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On Thursday morning, legendary musician Prince passed, leaving a nation of fans in mourning. His music and image will undoubtedly live on in many forms, but if you’d like to keep a tiny piece of his digital legacy on your computer, you can install his original, cherished Love Symbol as a font.
In 1993, Prince made a much publicized name change, trading “Prince” for an entirely new symbol that would later be referred to as “The Love Symbol.” The change made life a living hell for both journalists trying to write about him, as well as his label, Warner Bros., which had to mail out floppy disks with a text file so that reporters could refer to Prince by his chosen moniker.
Today, the original font file is actually quite difficult to track down, and while there are plenty of lower-quality “Love Symbol Character” images out there, the original glyph is virtually impossible to find online.
I say virtually impossible because I stumbled across the original version of the font install file hidden somewhere I didn’t expect: the Prince Interactive game software that was released way back in 1994.
Prince Interactive was a adventure game hybrid in a similar vein to David Bowie’s ultra-obscure BowieWorld. It was a point-and-click exploration simulation where you could walk around, look at strange puzzles and art, and immerse yourself in a virtual Prince paradise. It also came with an album of unreleased tracks and an interview.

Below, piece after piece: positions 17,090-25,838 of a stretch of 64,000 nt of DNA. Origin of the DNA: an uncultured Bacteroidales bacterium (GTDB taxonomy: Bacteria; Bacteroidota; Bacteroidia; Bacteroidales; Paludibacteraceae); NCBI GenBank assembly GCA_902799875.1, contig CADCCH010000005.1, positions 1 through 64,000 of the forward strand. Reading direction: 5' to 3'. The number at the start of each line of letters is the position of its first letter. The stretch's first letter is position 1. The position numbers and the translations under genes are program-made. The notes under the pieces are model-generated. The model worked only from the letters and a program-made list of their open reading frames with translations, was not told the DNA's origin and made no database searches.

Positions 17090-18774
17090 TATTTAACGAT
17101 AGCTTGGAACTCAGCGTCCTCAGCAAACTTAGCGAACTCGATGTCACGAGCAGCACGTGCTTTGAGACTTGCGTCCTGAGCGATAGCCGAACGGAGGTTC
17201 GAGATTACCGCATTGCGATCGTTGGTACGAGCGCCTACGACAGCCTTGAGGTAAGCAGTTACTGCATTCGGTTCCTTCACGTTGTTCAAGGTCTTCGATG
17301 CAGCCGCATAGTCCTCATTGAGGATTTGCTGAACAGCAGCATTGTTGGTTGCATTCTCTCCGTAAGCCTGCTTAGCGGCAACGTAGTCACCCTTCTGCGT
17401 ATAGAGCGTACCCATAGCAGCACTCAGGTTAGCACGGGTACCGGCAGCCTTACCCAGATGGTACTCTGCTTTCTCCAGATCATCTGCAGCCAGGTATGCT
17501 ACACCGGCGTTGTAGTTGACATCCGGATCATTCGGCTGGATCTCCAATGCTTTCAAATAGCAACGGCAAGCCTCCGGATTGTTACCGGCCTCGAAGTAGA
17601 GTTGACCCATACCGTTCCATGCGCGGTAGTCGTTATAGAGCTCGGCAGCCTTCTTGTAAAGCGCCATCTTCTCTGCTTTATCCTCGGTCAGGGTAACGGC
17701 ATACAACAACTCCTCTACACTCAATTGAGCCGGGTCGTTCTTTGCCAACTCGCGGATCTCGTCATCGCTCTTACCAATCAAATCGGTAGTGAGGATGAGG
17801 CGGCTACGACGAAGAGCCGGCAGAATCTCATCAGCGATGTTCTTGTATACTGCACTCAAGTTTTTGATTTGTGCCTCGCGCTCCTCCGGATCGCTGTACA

The game itself is long since obsolete, and unplayable on any modern computer without some funky emulation tricks. But tucked away in the software files is a folder labeled simply “FONTS.”
Inside the FONTS folder is a single file called PrncTrue, like a time capsule straight out of 1994. PrncTrue is a Font Suitcase file, which is a file type that has long since been replaced by other font install formats.
The file throws errors and warnings when trying to install on most modern machines, so I dug around for font conversion tools, eventually using Resource Finagler to extract a TrueType Font file from the Suitcase file, followed by Typelight to rename and save the file in a way that wouldn’t produce error messages.
The result is a single .TTF file that can be installed universally on both OS X and Windows computers with just a couple of clicks. Just like the original font file, there is just one character in this font library: Prince’s original Love Symbol, perfectly preserved from 1994.
You can download the converted file from a Dropbox folder we’ve set up specifically for this purpose.
We’ve already done all the hard work, so once downloaded, simply double click the .TTF file and click “Install.”
Once installed, you’ll notice that the font itself is totally normal, except for the capital “S,” which has been replaced by the Love Symbol. When typing, use whichever font you desire, and when you want to use the Love Symbol, type a capital “S,” highlight it, and then change its font to “Prince.”
If you have trouble finding the font on your list, be sure to check under “All Fonts” rather than just English fonts, because Prince’s symbol is not bound by language.
That’s it! Your computer now holds a small piece of Prince history.
Mike Wehner is a former tech editor for the Daily Dot who now writes for BGR. His work has appeared everywhere from Yahoo to CNN, and there’s a good chance his Apple Watch is dead right now.